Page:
Genetic Epilepsy (previously known as idiopathic epilepsy) is a result of a known or presumed genetic defect(s) that is not causative of a brain structural or metabolic disorder.
Objectives: Genetic epilepsy with febrile seizures plus is characterized by multiple febrile seizures and by several subsequent types of afebrile generalized seizures with variable degrees of severity. It has a complex and heterogeneous clinical presentation. Dravet Syndrome (DS) is a catastrophic early-life epilepsy disorder of the GEFS plus spectrum in which the seizures are usually refractory to treatment and are associated with intellectual disability. The detection rate of gene variants has gradually increased, and in addition to providing an accurate diagnosis, elucidating the genetic cause of paediatric-onset drug-resistant epilepsy can also help guide clinical management.
Method: Here, we selected cases with febrile seizures on presentation who later developed epilepsy, and evaluated those using genetic studies.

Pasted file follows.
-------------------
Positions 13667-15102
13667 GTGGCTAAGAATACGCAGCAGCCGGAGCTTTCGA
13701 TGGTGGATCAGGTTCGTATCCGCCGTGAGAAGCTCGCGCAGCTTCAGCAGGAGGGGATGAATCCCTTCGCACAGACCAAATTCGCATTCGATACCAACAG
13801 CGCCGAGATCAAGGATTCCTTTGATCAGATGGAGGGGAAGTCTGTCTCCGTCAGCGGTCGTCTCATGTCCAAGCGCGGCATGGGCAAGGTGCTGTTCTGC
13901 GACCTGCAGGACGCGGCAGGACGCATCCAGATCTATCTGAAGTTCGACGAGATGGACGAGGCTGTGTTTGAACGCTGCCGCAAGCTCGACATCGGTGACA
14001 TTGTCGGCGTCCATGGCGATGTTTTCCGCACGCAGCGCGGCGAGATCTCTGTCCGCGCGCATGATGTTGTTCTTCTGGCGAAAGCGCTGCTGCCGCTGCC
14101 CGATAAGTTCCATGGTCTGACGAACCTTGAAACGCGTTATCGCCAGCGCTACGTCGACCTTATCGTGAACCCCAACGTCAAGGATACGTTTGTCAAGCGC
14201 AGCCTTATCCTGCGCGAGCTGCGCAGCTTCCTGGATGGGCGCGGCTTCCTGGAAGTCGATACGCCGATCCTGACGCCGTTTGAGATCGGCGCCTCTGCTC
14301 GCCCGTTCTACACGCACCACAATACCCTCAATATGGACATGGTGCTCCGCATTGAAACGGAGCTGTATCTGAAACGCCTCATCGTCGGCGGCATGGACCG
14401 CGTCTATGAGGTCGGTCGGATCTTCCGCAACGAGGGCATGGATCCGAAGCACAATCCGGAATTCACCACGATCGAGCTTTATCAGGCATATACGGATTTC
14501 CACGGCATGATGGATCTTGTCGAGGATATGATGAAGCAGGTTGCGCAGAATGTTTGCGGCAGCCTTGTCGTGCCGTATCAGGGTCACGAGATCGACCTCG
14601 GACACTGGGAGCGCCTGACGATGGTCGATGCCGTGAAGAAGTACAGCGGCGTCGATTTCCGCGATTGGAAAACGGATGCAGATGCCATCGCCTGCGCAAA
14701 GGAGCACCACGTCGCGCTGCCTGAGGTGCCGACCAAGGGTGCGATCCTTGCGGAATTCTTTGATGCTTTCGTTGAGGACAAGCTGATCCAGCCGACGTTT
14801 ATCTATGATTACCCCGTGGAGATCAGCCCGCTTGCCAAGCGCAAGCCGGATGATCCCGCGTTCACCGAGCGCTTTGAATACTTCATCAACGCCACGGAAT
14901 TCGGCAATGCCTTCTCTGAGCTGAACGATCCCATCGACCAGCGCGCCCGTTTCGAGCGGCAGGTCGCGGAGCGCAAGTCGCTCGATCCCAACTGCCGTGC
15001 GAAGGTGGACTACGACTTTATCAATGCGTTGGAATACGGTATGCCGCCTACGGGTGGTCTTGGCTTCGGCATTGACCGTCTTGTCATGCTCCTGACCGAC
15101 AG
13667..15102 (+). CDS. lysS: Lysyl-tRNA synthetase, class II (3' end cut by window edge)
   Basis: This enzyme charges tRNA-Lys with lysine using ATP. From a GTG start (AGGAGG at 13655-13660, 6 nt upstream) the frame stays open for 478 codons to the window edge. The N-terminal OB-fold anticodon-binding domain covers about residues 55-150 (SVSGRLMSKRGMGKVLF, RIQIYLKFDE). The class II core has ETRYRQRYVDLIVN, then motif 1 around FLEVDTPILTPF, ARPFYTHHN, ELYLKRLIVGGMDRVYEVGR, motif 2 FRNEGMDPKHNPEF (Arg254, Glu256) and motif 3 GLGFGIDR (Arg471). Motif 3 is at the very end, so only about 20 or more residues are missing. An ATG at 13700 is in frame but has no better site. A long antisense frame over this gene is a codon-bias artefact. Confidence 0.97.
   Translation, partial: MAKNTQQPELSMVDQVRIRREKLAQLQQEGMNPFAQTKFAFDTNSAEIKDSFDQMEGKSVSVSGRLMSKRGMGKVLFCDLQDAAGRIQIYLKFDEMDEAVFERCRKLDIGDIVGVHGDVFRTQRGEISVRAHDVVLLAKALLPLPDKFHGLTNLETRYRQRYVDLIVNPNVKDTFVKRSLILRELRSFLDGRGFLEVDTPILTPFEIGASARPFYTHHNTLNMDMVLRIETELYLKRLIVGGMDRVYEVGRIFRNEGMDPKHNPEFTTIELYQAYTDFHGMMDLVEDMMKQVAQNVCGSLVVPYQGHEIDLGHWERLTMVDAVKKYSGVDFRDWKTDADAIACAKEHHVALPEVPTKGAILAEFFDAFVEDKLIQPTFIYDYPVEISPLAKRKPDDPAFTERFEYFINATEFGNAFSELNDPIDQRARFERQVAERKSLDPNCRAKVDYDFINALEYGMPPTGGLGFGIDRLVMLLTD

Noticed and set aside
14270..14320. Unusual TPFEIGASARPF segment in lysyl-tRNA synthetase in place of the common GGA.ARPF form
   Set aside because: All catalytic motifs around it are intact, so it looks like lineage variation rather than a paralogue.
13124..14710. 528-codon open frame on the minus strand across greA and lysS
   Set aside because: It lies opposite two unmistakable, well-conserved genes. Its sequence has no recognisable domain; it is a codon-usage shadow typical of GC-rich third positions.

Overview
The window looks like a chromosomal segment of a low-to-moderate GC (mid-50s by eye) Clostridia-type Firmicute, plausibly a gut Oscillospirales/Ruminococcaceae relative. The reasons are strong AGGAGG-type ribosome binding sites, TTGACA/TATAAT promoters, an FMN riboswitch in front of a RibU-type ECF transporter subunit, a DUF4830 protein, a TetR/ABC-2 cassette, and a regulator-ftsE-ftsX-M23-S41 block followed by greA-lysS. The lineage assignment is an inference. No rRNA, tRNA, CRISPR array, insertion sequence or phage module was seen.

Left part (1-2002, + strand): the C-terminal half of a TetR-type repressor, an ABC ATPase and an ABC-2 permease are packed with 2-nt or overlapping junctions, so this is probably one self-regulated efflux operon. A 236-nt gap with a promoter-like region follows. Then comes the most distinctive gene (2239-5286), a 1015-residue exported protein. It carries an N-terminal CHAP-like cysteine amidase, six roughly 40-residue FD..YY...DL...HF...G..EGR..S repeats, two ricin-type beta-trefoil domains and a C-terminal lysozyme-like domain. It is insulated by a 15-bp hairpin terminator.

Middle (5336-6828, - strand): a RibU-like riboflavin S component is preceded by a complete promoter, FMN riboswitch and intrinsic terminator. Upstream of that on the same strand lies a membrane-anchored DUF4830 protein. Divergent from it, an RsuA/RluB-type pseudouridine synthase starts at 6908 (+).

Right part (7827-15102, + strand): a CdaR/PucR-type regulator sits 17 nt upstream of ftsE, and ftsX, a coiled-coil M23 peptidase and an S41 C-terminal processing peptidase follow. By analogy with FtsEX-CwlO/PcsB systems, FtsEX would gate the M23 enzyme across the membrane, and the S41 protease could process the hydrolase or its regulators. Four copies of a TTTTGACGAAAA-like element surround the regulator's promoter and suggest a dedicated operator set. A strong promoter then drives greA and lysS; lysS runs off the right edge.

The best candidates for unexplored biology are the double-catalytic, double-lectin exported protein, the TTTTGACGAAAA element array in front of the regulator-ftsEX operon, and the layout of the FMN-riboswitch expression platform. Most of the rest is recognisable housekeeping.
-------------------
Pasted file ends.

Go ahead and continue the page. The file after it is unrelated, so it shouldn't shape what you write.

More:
Results: The genes SCN1A, ADGRV2, GABBR2, and GPR98 as potential causes of GEFS (+) and Dravet syndrome have been highlighted in our report.
Conclusion: An improved understanding of the true physiopathology of genetic epilepsy and the identification of factors that are involved in phenotypic variations, will make it easier to understand genotype-phenotype correlations in the future and help implement individualized precision medical treatment regimens.